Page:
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Inventions

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RampShot starts taking over as a new summer favorite

Josh Bonventre shows off a RampShot prototype. Photo by Alex Petroski

Lots of people have ideas. Some say they do their best thinking in the shower. Josh Bonventre’s big idea came while driving home from his day job as a physical education teacher in the Shoreham-Wading River school district.

A few years ago, Bonventre was a typical Long Island husband and dad of three. Now he is the co-founder of RampShot, an outdoor game designed for four players which involves four racquetball-like spheres and two ramps with built-in nets. Two players make up a team and score points by either tossing the ball into the net or catching the ball after it bounces off the top of the ramp.

The idea may sound simple, but taking it from a fleeting daydream in traffic to an award-winning, booming business venture is anything but.

Bonventre, along with help from his friend and co-founder Kevin Texeira, set up shop in Bonventre’s detached garage at his Center Moriches home about two years ago. Today, the garage is bursting at the seams with office furniture and packaged RampShots waiting to be shipped.

Texeira has since moved from Mount Sinai to the Finger Lakes area in upstate New York. He is a national sales manager for a cookie company in addition to his responsibilities with RampShot.

“Right now our biggest obstacle is getting them made fast enough,” Bonventre said. Bonventre and Texeira launched the company Shore Creations in November, though RampShot is their only game so far. Their trajectory as a company is hardly the norm.

The net in which players must try to toss a ball in order to score points in RampShot. Photo by Alex Petroski
The net in which players must try to toss a ball in order to score points in RampShot. Photo by Alex Petroski

Within the first two months of the company’s launch, the duo applied to be recognized by the National Sporting Goods Association as one of its top 10 new products. By April, they were on a plane to Austin, Texas, to attend an NSGA conference and be recognized as one of the top products.  In addition, the game was featured on A&E Network’s “Project StartUp.”

“They’re a great partner for the sports industry,” Katie Nemec, director of marketing for the NSGA, said in an email about Bonventre and Texeira.

“Everyday I wake up I just can’t believe what’s happening,” Bonventre said about the success his company has experienced despite being in its infancy. “We’re still at the beginning so for us this is really exciting now. But to think about the potential for the future is sometimes overwhelming.”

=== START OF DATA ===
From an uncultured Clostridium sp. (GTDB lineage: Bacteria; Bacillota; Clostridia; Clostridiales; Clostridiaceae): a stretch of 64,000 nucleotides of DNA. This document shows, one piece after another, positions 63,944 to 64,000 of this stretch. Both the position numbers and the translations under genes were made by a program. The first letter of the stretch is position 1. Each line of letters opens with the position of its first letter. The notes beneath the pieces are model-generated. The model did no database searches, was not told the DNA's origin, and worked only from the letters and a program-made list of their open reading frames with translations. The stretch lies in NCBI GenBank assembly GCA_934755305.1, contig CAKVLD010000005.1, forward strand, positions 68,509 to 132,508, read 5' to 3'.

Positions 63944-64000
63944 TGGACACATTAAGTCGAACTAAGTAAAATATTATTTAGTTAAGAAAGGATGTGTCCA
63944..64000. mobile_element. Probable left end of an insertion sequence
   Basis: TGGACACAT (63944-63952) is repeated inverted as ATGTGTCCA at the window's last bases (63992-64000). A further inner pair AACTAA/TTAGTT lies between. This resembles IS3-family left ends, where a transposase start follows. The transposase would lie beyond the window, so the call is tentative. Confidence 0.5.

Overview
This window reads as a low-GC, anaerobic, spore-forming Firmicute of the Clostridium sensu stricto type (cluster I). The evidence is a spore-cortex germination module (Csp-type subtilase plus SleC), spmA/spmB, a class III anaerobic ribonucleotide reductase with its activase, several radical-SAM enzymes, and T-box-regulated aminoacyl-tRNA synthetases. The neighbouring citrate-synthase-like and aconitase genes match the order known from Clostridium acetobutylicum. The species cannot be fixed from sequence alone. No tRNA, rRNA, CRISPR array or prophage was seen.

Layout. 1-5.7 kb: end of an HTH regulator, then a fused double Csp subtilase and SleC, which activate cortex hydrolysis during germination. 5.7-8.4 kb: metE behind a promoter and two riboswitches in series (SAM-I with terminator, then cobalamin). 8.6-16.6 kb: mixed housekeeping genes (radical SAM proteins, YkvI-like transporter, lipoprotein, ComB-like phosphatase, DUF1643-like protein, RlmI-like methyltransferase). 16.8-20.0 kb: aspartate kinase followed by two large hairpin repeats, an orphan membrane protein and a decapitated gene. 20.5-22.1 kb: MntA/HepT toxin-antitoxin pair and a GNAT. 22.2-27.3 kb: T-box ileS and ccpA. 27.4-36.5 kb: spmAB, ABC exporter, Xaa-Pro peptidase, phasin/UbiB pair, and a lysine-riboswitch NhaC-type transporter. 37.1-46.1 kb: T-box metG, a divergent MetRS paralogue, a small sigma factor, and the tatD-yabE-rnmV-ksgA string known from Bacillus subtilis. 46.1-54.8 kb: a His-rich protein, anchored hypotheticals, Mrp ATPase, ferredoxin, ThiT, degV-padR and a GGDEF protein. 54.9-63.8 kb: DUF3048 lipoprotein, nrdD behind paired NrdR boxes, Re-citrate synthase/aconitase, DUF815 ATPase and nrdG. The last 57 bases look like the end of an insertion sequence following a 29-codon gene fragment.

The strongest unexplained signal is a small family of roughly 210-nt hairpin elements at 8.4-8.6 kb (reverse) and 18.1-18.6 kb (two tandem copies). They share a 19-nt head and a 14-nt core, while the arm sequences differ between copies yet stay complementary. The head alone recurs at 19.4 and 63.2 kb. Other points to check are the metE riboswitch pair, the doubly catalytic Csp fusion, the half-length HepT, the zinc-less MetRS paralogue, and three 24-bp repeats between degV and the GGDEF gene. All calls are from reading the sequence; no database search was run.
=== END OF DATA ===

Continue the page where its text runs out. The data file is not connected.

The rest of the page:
Bonventre estimates that he and Texeira have invested somewhere in the neighborhood of $100,000. Both said they dedicate between 30 and 40 hours a week to RampShot, on top of their normal work schedules and family duties.

Texeira remembers the moment when he decided it was time to fully commit to producing and selling RampShot. The partners received a phone call one evening from their attorney who informed them that their idea was 100 percent original and would not infringe on any existing patents. Texeira said that for him there was no looking back after that.

“It’s been fun for me personally,” Tim Goddeau, operations manager of Micelli Chocolate Mold Co., said in an email. His Long Island-based company manufactures the games.

“Anytime you have people who never been in the manufacturing business you get to show them how difficult it can be to make a product.”

Bonventre and Texeira are not alone.  Rather than cut short this interview, Bonventre’s wife Jackie and son Tyler rose to the occasion when a UPS truck pulled up to their house to pick up an order of 16 games.

“It’s my exercise,” Jackie Bonventre said laughing.

Tyler was somehow able to hoist three of the boxes up at a time and haul them out to the truck, despite the fact that one box seemed to be about half of his size.

“Once I saw the product I knew that he had something so I was supportive of it,” Josh Bonventre said.  “Whatever he had to do, I was in.”

Texeira fondly remembered when he decided to go to his parents and tell them about the idea.

“My dad was a Rocky Point music teacher for 35 years,” Texeira said. “He wasn’t someone who took a lot of risks.  They loved the idea that it was a game and they trusted my business background.”

Bonventre estimates more than a thousand games have been sold in the past few months.

“The other day I come home and there’s a bunch of new orders that came in while I was at work,” he said. “They were from basically every corner of the country.”

The game is currently sold in sporting goods stores in the tri-state area, the Midwest, New England and online.  Soon a few Bed Bath & Beyond locations on Long Island will carry RampShot.